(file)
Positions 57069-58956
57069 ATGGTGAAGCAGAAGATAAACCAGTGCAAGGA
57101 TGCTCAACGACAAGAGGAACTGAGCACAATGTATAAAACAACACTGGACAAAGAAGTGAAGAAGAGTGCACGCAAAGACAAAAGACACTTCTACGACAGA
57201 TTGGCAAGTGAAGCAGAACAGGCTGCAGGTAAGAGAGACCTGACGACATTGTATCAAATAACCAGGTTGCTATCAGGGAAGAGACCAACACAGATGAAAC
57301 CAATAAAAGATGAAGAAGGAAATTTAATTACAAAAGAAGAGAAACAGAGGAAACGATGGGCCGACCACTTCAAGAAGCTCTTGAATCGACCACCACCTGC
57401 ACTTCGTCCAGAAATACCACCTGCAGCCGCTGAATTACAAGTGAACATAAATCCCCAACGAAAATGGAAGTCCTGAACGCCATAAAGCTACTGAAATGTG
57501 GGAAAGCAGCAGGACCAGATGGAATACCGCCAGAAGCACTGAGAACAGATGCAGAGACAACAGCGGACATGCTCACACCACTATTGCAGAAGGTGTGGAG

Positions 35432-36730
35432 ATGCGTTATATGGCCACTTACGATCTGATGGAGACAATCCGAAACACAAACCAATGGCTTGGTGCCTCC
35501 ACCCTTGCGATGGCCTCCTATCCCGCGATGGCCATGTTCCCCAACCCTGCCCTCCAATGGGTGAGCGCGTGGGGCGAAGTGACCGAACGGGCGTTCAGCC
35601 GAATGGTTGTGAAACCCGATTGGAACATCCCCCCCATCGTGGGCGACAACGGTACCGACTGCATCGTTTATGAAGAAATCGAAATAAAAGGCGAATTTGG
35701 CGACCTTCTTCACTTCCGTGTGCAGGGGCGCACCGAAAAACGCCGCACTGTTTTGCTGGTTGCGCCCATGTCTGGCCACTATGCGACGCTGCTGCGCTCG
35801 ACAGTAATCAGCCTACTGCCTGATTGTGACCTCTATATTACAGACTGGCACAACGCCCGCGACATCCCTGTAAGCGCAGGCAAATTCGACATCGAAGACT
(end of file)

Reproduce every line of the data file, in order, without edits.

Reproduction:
Positions 57069-58956
57069 ATGGTGAAGCAGAAGATAAACCAGTGCAAGGA
57101 TGCTCAACGACAAGAGGAACTGAGCACAATGTATAAAACAACACTGGACAAAGAAGTGAAGAAGAGTGCACGCAAAGACAAAAGACACTTCTACGACAGA
57201 TTGGCAAGTGAAGCAGAACAGGCTGCAGGTAAGAGAGACCTGACGACATTGTATCAAATAACCAGGTTGCTATCAGGGAAGAGACCAACACAGATGAAAC
57301 CAATAAAAGATGAAGAAGGAAATTTAATTACAAAAGAAGAGAAACAGAGGAAACGATGGGCCGACCACTTCAAGAAGCTCTTGAATCGACCACCACCTGC
57401 ACTTCGTCCAGAAATACCACCTGCAGCCGCTGAATTACAAGTGAACATAAATCCCCAACGAAAATGGAAGTCCTGAACGCCATAAAGCTACTGAAATGTG
57501 GGAAAGCAGCAGGACCAGATGGAATACCGCCAGAAGCACTGAGAACAGATGCAGAGACAACAGCGGACATGCTCACACCACTATTGCAGAAGGTGTGGAG

Positions 35432-36730
35432 ATGCGTTATATGGCCACTTACGATCTGATGGAGACAATCCGAAACACAAACCAATGGCTTGGTGCCTCC
35501 ACCCTTGCGATGGCCTCCTATCCCGCGATGGCCATGTTCCCCAACCCTGCCCTCCAATGGGTGAGCGCGTGGGGCGAAGTGACCGAACGGGCGTTCAGCC
35601 GAATGGTTGTGAAACCCGATTGGAACATCCCCCCCATCGTGGGCGACAACGGTACCGACTGCATCGTTTATGAAGAAATCGAAATAAAAGGCGAATTTGG
35701 CGACCTTCTTCACTTCCGTGTGCAGGGGCGCACCGAAAAACGCCGCACTGTTTTGCTGGTTGCGCCCATGTCTGGCCACTATGCGACGCTGCTGCGCTCG
35801 ACAGTAATCAGCCTACTGCCTGATTGTGACCTCTATATTACAGACTGGCACAACGCCCGCGACATCCCTGTAAGCGCAGGCAAATTCGACATCGAAGACT